Math Made Easy: Problem of the Day 6
How about another real world problem today? This time let’s talk about lighting. With a little math, and a very basic knowledge of physics, one can determine whether a light bulb will be sufficient to light a room. Brighter paint on the walls will obviously allow dimmer bulbs to be more efficacious due to reflection, but that does make the situation a little more complex. So here’s our setup:
A club promoter is trying to set a nice romantic mood at his venue. He doesn’t want the lights to be too bright – he’d like it just under the light of the full moon  but people need to be able to see. The walls and ceiling are all painted black, and in this one particular room, for some reason or other he wants to use just one bulb to light the entire room. The room is square, 40 meters across, and the ceiling is 10 meters high. The bulb mount is in the center of the ceiling. Currently, the light is a halogen lamp (average luminous efficacy of 20 lumens per watt), and draws 1 watt. For the measure of what people need to see, let’s use the Mythbusters finding where Adam couldn’t make his way around stands with glasses on them when the light dropped below .04 lux. The question is: with this single lamp, will people be able to make their way around the furniture and inevitable glasses on tables at the wall, and is it too bright in the center of the room? Should he replace the bulb? If he needs to, here are his options: a fluorescent lamp with an efficacy of 50 lumens per watt that draws 5 watts, and a mercury vapor lamp with an efficacy of 40 lumens per watt that draws 1 watt.
It’s fortunate the walls are black, because that means we don’t have to worry about reflectivity, which, like I said, makes the whole problem a lot more complex. Let’s also assume that all the bulbs peak at the same place in the spectrum, right in the green, where humans are most sensitive. This removes any need to consider the difference in spectral output of the lights, which also vastly complicates the problem.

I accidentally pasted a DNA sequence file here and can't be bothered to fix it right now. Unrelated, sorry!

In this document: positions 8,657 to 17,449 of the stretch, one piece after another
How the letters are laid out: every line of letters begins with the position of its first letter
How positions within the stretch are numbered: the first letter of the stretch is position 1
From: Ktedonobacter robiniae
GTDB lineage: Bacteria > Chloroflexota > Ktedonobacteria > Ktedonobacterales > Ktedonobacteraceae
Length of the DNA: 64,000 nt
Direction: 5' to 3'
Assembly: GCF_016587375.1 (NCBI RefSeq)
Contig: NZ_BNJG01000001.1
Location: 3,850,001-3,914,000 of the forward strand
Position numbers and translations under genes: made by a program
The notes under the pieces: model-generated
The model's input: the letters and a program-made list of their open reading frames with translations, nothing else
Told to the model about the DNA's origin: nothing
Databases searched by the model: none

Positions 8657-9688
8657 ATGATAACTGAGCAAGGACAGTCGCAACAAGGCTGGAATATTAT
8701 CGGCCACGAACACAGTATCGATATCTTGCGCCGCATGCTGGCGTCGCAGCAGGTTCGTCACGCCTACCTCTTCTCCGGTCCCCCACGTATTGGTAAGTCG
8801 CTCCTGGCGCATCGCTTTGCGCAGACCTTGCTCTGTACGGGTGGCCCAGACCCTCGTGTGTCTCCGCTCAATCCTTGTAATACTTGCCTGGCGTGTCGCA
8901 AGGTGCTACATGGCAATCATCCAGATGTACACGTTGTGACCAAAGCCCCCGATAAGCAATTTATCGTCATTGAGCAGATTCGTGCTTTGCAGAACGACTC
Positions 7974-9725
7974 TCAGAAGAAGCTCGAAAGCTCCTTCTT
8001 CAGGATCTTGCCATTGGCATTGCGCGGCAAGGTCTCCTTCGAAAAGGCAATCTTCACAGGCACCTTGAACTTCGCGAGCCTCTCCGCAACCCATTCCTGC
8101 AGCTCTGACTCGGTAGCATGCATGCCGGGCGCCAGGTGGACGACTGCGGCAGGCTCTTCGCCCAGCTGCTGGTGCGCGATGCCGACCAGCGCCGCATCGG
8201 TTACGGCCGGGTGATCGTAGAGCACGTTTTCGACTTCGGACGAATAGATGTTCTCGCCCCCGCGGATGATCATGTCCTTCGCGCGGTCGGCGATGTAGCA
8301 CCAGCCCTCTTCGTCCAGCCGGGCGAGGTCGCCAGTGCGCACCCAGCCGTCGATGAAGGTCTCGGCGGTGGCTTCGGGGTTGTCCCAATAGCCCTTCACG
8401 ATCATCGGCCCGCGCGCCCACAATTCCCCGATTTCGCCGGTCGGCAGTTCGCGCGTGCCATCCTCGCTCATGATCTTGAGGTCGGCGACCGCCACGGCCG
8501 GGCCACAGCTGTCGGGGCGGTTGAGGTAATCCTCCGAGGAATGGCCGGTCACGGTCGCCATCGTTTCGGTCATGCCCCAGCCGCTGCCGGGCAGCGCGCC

So the first thing we need to do, is calculate the luminous output of this light. That’s easy enough. We find the formula for that is I=W x (lm/W). Using this, we find the halogen bulb’s output is 20 lumens.
Now to find how bright that is at the furthest point in the room. To find how far that is from the bulb, we use the Pythagorean Theorem, and recognize that, since the bulb is in the center of the room, it is only 20 meters from the walls at the closest point. So, we have two right triangles to consider. The one we NEED has its base being the distance along the ceiling from the light to the corner, and the leg being the height of the room. And to get that base, we can consider the right triangle whose legs are from the bulb to closest point on one of the walls, and from there to the corner. This gives us a distance from the light to the bottom corner of 30 meters.
Now to find the actual illuminance at the corner of the room. This follows the inverse square law of light – that the further you are from a light source, the dimmer it is. In fact, the illumination drops off with the square of the distance. So we have use this formula to find the lux at the bottom corner of the room.
So we see that not only is the 1 watt halogen bulb too dim to sufficiently illuminate the corner of the room, but it doesn’t make quite enough light at headheight in the center of the room (I subtracted 2 meters from the 10 meter height to account the height of a person’s head), directly under it. So let’s look at the other bulbs available to see what works better. First, the fluorescent lamp.
We see that it’s bright enough in the corner, but with an illuminance of 3.9 lux, it's also way too bright in the center of the room. The mercury lamp, however, produces just barely hits our target of 0.04 lux in the corner, and is perfect in the center of the room at 0.63 lux. So our promoter goes with that bulb to light the room.
We see that with a little bit of physics, and some math, our promoter was able to decide which bulb would be the best to light his room, without having to make the tedious effort of putting up the ladder and trying one bulb after another until he produced the illumination he wanted. That’s how math can help you in the real world.